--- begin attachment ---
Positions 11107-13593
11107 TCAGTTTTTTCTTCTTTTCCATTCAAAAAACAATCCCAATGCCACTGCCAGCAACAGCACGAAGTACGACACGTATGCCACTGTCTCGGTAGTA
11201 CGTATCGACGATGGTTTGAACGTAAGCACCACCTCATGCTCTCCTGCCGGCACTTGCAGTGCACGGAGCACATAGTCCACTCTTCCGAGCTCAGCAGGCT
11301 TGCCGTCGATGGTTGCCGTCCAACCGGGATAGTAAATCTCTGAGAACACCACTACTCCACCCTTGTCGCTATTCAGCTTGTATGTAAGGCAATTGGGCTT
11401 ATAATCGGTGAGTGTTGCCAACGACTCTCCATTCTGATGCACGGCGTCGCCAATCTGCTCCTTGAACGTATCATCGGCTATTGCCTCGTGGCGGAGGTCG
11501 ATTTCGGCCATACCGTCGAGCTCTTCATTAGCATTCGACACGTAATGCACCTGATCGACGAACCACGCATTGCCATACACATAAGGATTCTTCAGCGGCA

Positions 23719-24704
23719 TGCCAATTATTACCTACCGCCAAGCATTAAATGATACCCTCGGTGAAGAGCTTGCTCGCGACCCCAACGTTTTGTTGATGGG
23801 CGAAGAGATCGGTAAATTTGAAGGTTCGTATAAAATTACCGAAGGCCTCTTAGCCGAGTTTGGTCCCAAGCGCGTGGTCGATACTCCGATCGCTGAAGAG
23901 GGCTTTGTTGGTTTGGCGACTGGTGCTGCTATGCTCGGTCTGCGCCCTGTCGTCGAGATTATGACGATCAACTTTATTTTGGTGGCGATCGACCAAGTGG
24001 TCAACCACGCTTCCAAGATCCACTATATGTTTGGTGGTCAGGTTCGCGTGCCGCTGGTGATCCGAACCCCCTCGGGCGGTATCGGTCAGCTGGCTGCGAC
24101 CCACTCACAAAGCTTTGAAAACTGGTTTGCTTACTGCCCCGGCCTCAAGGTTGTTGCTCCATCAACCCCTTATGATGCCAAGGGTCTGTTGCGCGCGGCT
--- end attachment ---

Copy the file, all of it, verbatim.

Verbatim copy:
Positions 11107-13593
11107 TCAGTTTTTTCTTCTTTTCCATTCAAAAAACAATCCCAATGCCACTGCCAGCAACAGCACGAAGTACGACACGTATGCCACTGTCTCGGTAGTA
11201 CGTATCGACGATGGTTTGAACGTAAGCACCACCTCATGCTCTCCTGCCGGCACTTGCAGTGCACGGAGCACATAGTCCACTCTTCCGAGCTCAGCAGGCT
11301 TGCCGTCGATGGTTGCCGTCCAACCGGGATAGTAAATCTCTGAGAACACCACTACTCCACCCTTGTCGCTATTCAGCTTGTATGTAAGGCAATTGGGCTT
11401 ATAATCGGTGAGTGTTGCCAACGACTCTCCATTCTGATGCACGGCGTCGCCAATCTGCTCCTTGAACGTATCATCGGCTATTGCCTCGTGGCGGAGGTCG
11501 ATTTCGGCCATACCGTCGAGCTCTTCATTAGCATTCGACACGTAATGCACCTGATCGACGAACCACGCATTGCCATACACATAAGGATTCTTCAGCGGCA

Positions 23719-24704
23719 TGCCAATTATTACCTACCGCCAAGCATTAAATGATACCCTCGGTGAAGAGCTTGCTCGCGACCCCAACGTTTTGTTGATGGG
23801 CGAAGAGATCGGTAAATTTGAAGGTTCGTATAAAATTACCGAAGGCCTCTTAGCCGAGTTTGGTCCCAAGCGCGTGGTCGATACTCCGATCGCTGAAGAG
23901 GGCTTTGTTGGTTTGGCGACTGGTGCTGCTATGCTCGGTCTGCGCCCTGTCGTCGAGATTATGACGATCAACTTTATTTTGGTGGCGATCGACCAAGTGG
24001 TCAACCACGCTTCCAAGATCCACTATATGTTTGGTGGTCAGGTTCGCGTGCCGCTGGTGATCCGAACCCCCTCGGGCGGTATCGGTCAGCTGGCTGCGAC
24101 CCACTCACAAAGCTTTGAAAACTGGTTTGCTTACTGCCCCGGCCTCAAGGTTGTTGCTCCATCAACCCCTTATGATGCCAAGGGTCTGTTGCGCGCGGCT